Cape Not Included

I’m sure you and your friends have sat around, wishing out loud:
“If only there were someone out there who loved reading insurance policies and writing contracts.”

Cue Superhero music…

Well, wish no more my friends! I am here for you! Contract Man! (**Cape not included**)

As a former contractor-turned-stock trader-turned attorney, I am your resident contract/policy master for the Vishio Forry Team. It’s rare to find a contract provision I haven’t seen or written, and even rarer to see an insurance policy that can hide the ball on me. Why? Because I had to protect clients for years when I was drafting Mergers& Acquisition documents, Stock transfers, or Construction services contracts. I’ve seen it all. Better still, because I was a contractor for so long, I understand your position exactly, so I am better suited to draft your contract the way it really needs to be.

I want to make sure your contracts are drafted correctly and protect you fully. I know what you’re thinking now: “Dave, I’d rather go to the Dentist than read through a contract.” I understand, but if your contracts aren’t set up to properly protect you, you’re going to have more than just a toothache to attend to!

With that in mind, here are a few things to look for in your construction contracts. Some are good provisions to have. Others are not. With a cursory glance, you can easily spot these. If you have the good provisions – great news! If you don’t, or worse yet, if you have the bad ones, please contact the office right away and I will happily help protect you fully.

It’s all in a day’s work for your resident Contract superhero – Contract Man!
(**Cape not included**)

Florida Contract rules are convolute and require many disclosures to be present in a services contract. For example, there is the 3-day right to cancel, and in some cases, 5 days. There is the right to inspect and cure defects, there is the recovery fund disclosure, and many others. We will dig into those another time, but please make sure you have us look at your contracts to ensure the disclosures are there so they don’t affect the validity or enforceability of the contract.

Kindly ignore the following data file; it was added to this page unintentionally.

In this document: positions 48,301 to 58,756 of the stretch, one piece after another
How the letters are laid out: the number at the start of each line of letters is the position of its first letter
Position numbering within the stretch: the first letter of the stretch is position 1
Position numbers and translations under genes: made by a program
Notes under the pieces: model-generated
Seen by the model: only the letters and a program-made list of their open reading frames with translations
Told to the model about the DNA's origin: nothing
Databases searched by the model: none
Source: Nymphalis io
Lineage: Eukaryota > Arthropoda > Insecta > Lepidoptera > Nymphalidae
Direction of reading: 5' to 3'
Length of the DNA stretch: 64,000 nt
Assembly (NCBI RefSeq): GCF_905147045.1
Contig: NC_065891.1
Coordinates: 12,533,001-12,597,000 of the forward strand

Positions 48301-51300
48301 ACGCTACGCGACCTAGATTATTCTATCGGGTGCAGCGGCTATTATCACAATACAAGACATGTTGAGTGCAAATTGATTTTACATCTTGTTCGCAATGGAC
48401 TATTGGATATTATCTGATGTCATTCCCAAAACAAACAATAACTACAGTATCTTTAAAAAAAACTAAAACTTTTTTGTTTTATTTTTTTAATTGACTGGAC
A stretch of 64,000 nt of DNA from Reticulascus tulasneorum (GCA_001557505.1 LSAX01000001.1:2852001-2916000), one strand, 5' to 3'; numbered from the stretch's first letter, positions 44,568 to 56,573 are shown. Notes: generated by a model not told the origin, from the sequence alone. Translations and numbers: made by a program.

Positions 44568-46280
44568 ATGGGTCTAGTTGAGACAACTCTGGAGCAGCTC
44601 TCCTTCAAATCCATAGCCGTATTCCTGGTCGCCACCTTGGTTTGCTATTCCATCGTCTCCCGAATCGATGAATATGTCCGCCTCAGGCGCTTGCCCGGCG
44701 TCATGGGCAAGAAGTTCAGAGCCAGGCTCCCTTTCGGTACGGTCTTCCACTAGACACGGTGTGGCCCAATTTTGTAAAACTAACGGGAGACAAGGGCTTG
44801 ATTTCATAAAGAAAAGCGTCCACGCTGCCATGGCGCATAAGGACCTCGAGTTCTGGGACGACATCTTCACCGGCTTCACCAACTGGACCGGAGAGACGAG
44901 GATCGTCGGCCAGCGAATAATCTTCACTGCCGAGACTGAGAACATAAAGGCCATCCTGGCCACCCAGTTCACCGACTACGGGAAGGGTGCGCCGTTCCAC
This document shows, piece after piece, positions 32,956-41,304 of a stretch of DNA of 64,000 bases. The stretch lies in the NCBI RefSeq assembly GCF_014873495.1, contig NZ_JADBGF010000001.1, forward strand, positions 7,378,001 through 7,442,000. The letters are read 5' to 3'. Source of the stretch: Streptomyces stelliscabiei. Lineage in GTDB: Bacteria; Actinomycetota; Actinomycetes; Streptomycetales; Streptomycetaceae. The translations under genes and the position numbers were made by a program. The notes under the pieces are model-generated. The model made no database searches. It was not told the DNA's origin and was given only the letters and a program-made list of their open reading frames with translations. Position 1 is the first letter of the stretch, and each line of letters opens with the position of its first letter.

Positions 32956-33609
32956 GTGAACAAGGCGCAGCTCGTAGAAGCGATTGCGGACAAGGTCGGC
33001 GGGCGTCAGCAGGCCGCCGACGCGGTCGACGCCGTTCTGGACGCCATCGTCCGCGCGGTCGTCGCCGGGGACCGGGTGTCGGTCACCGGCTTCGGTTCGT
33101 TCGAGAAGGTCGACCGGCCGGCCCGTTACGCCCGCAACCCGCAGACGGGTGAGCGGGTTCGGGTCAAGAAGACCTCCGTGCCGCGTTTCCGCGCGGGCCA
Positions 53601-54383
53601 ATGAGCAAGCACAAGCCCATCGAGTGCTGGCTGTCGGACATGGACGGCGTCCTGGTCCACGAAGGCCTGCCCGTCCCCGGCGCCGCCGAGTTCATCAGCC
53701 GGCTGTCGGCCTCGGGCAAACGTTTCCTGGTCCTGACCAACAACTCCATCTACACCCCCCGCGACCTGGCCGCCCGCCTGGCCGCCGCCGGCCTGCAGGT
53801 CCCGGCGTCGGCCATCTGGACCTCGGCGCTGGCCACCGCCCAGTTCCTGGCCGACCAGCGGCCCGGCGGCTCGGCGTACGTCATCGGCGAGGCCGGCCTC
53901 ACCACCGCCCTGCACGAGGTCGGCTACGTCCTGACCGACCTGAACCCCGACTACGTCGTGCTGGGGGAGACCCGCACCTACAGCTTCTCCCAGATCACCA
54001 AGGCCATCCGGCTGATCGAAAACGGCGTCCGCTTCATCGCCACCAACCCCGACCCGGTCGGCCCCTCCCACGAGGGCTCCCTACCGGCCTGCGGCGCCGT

Some Provisions, however, do effect validity and enforceability, such as:
1. Mutuality:
There must be a “meeting of the mind.” Everyone must understand fully what is to be done and how much it will cost. You need a description of the work and a price. There are many variations, but the bottom line is this: you do not have a contract if you don’t have a price on it. There can be no meeting of the mind if no one knows what it costs. Contracts that need a price to be determined later can have a ballpark estimate on it, and a contract amendment can be done later to reflect another price.
2. Third-Parties who control your contract.
If your contract has any language that suggest the contract price will be determined by a different party (insurance company, mortgage company, etc.), you likely have an invalid contract. There can be no essential terms left to another party to decide later.
For example, many Insurance Restoration contracts say something like:
“Price to be determined, based on the Insurance company’s acceptance of our estimate.”
This is no good. It makes your contract void.

3. Negotiations
This is a serious one. Florida doesn’t allow you to act like a Public Adjuster or an Attorney…unless you are one. That said, you cannot suggest that you will “work-with the Insurance Company to get you the most money possible for your claim,” or “ We Will handle everything with your Insurance Company,” or “We work directly with your Insurance Company so you don’t have to,” Etc., Etc.

To say these things, or any variations of it, means you are attempting to effectuate a settlement, and it is a no-no unless you are a licensed Public Adjuster or an Attorney.

What you CAN do, is talk with the homeowner and the Insurance Company about your bid. You can discuss things about materials, labor, supplemental claims, timelines, foreseeable problems, etc.; so long as it is regarding the usual and customary pricing within the contract.

This means you can only talk about line-items in the estimate that are part of the contract. If you read that sentence again, you will see it refers to pricing in the contract. Which goes back to the first point – you must have a price on your contract.

I can go on and on, and in the coming months, I will continue to discuss policy and contract provisions you need to look for. In the meantime, I urge you to make an appointment with any of us at Vishio Forry. We will happily go through your contracts in great detail and make suggestions for any changes that will better protect you.

It’s better to do preventative work now, rather than after there’s been a lawsuit, or worse yet, after a trip to the dentist office!

For Vishio Forry – this is Contract Man… (**Cape not included**)

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